Elsa, now a post-tropical cyclone, battered the East Coast with heavy rainfall and gusty winds on Friday.
As of 5 p.m. ET, Elsa was moving to the northeast at 35 mph with its center located 65 miles southeast of Portland, Maine. The deadly storm was packing maximum sustained winds of 50 miles per hour, with even higher gusts.
The National Weather Service said it doesn't anticipate a significant change in Elsa's strength through Friday. The storm has weakened from the first hurricane of the 2021 Atlantic season. Elsa is expected to move offshore from the northeastern U.S. coast by Friday evening before heading to Canada's Atlantic provinces by late Friday night and Saturday. The storm is then forecast to gradually weaken over the weekend.
Flash flood watches are still in effect for Maine on Friday evening after flooding in Philadelphia, New York City and Boston during the day.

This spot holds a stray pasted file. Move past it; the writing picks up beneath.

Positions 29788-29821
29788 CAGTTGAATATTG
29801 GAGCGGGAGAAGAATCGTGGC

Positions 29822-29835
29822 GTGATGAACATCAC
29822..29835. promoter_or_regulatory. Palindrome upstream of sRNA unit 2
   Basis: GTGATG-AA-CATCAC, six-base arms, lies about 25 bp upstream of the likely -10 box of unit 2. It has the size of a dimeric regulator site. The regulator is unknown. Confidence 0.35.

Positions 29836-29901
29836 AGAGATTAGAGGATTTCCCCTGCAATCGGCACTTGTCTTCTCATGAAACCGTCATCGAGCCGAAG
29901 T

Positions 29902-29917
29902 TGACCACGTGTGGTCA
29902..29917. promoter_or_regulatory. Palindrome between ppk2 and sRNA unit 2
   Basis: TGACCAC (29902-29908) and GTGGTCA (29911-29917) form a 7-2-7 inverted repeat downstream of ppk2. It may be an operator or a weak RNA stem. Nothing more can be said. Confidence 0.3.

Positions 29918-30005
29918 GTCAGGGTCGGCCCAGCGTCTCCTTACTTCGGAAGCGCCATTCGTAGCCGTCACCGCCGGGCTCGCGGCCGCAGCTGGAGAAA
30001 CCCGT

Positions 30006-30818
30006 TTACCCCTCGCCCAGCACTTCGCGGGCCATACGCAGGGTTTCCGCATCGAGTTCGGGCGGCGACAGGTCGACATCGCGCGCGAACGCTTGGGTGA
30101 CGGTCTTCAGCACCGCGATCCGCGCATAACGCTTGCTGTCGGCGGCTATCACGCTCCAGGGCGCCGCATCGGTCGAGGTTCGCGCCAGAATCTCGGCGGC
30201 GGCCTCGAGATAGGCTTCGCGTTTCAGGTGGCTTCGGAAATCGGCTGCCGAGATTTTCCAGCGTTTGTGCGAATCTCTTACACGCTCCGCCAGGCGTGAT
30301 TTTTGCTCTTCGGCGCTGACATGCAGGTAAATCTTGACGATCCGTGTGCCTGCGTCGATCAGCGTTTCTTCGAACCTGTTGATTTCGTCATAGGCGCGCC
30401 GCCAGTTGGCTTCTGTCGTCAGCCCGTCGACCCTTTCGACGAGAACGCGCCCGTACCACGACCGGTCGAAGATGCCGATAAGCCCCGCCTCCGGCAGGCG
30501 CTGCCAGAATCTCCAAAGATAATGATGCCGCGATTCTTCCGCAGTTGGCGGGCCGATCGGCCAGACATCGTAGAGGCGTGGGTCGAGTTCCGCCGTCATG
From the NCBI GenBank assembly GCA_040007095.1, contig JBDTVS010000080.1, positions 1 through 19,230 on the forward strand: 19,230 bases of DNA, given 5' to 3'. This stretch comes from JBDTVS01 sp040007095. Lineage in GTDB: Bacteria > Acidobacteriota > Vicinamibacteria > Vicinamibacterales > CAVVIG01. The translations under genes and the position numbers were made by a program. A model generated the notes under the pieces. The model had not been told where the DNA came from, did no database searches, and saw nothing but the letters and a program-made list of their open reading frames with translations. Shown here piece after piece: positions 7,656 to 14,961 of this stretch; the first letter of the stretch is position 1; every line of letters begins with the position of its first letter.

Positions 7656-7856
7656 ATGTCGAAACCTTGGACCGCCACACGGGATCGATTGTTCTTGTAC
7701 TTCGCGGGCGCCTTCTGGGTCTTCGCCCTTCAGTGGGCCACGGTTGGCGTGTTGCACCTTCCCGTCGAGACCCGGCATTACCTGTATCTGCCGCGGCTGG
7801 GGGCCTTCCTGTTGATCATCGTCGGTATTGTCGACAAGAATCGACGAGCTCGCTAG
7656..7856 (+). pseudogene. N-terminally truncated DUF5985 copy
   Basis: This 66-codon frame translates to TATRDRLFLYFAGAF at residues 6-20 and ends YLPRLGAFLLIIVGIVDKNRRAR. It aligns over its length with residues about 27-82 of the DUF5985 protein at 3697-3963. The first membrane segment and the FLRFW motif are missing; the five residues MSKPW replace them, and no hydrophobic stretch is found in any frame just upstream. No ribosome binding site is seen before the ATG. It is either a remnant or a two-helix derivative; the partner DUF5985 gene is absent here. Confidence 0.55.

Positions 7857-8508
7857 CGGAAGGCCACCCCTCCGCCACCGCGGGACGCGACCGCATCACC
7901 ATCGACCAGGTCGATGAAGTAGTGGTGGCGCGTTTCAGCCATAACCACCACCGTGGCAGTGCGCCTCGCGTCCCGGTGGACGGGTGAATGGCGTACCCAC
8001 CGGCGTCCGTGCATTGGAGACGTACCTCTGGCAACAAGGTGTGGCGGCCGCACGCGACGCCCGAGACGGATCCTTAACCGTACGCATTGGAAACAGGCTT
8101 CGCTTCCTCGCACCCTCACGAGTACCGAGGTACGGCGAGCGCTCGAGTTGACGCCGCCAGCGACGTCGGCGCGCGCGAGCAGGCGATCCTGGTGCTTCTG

Much of the Northeast is forecast to receive 2 to 4 inches of rain through Friday, with up to 6 inches possible in parts of New York, Connecticut and Massachusetts. That could trigger "considerable flash and urban flooding," the National Weather Service warned.
All tropical storm warnings are now canceled.
New York City's Metropolitan Transportation Authority said there were system-wide delays for buses due to Elsa and that the storm could impact service along some subway and rail lines. Also, empty tractor-trailers and tandem trucks were banned on the seven bridges and two tunnels that the MTA manages until at least noon on Friday due to the weather.
At least four deaths have been attributed to Elsa since it formed in the Atlantic Ocean earlier this month.
After the storm battered several eastern Caribbean islands as a Category 1 hurricane, one fatality was reported in St. Lucia and two more in the Dominican Republic, according to The Associated Press. One death was confirmed in Jacksonville, Florida, by local authorities.